So what do you get when you let an MMA fighter write a book about how to survive the apocalypse? When said fighter is Forrest Griffin you get "Be Ready When the Sh*t Goes Down: A Survival Guide to the Apocalypse". What can I say? The guy is a character. If you know anything about him then you probably have a pretty good idea of what to expect from this book. He's got his own brand of self deprecating humor. He's also extremely offensive and it's pretty obvious that he doesn't care who he pisses off. The fact that I found this book in the comedy section of Barnes & Noble should give you a good idea of what to expect.
Before you pick up this book you've got to understand what I mean by "offensive". The book is loaded with sexual innuendo and toilet humor. He swears a lot (he even makes a point to use a different swear word for every letter of the alphabet). He pulls no punches against organized religion. In fact, he devotes an entire section to founding your own religion after the apocalypse. He takes shots at everyone from fatties living in mom's basement to meathead jocks.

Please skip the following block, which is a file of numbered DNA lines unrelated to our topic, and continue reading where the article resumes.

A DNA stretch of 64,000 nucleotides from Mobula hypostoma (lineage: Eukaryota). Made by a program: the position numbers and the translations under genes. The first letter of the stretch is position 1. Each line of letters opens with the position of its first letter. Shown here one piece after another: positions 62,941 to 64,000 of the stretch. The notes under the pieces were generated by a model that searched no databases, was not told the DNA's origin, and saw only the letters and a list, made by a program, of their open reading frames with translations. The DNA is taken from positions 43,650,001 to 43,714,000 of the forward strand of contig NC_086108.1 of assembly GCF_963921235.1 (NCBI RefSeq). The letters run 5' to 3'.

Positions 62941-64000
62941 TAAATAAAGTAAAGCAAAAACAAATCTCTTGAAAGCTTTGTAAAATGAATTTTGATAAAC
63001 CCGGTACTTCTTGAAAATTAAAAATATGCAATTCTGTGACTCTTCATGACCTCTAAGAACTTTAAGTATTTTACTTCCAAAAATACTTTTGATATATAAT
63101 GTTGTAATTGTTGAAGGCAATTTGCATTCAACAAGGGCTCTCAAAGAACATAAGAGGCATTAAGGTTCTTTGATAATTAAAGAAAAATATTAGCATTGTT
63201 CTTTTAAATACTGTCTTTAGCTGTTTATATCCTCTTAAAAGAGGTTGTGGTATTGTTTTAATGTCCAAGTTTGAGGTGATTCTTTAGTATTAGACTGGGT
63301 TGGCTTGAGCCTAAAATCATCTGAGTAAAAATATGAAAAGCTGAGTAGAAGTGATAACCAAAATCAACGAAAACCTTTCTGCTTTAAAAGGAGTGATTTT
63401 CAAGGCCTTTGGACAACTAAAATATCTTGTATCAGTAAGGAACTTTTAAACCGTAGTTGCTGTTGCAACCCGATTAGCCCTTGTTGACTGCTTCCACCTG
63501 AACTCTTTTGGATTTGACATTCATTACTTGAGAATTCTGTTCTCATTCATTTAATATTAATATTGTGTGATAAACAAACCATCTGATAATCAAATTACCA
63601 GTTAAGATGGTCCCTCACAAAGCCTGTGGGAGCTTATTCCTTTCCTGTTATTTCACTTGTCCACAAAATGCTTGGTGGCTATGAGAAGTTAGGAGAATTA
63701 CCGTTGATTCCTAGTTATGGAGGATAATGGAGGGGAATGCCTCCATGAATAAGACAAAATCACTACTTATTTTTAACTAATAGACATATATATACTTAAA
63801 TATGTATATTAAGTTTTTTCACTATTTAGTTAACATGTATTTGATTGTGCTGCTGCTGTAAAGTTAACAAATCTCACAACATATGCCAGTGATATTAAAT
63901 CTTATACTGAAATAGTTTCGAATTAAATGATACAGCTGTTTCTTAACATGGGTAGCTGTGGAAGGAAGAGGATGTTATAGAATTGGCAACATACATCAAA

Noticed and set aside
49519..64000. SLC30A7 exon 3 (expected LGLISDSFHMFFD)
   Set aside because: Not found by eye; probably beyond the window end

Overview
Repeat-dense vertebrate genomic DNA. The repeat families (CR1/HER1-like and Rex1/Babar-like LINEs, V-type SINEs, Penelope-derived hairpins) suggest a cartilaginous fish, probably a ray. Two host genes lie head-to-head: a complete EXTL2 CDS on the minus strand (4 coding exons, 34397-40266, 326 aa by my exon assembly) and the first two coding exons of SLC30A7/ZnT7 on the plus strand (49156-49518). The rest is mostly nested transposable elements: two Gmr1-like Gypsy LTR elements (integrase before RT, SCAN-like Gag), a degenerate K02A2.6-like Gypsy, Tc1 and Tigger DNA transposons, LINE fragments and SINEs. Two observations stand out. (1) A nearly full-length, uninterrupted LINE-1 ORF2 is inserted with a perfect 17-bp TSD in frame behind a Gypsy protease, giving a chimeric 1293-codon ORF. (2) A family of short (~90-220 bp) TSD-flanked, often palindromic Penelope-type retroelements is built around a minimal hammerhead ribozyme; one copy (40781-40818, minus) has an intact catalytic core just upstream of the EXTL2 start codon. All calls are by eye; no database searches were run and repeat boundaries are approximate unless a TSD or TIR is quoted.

The book itself is a very easy read. It's loaded with personal anecdotes, stupid little pictures (some of him and some that must have been drawn by him), silly footnotes and other tidbits of wisdom. If you're as riddled with ADD as I am then it only takes a few paragraphs before you're reading the words on the page without actually absorbing any of the information. His style proves to be a very effective way to keep the reader engaged.
So is any of the information actually useful? While the book has whole sections that describe off the wall, totally ridiculous, unfeasible scenarios like the organizing your own religion section that I previously mentioned (ok so that's probably actually feasible under the right circumstances), how to kill a giant wolf in the event of Ragnarok (heed the editor's warning before that section) or how to milk a giraffe from the back of a motorcycle it does contain enough useful information to be worth a read. However, if you're a seasoned survivalist/prepper you won't find much new, useful information here.
So what can you expect from the book? It has it's serious moments. It covers bugging out, what to put in a BOB, hotwiring a vehicle, basic self defense moves, basic firearm handling and other cookie cutter survivalist stuff. None of it is very in depth but he provides enough information that you get the gist of it. The "how shit will go down" section is the part that most interested me. Some of the scenarios were completely ridiculous but most of them were actual viable SHTF scenarios that were portrayed very accurately. This is probably the most useful part of the book because Forrest's style of writing does a good job of keeping people engaged and paying attention.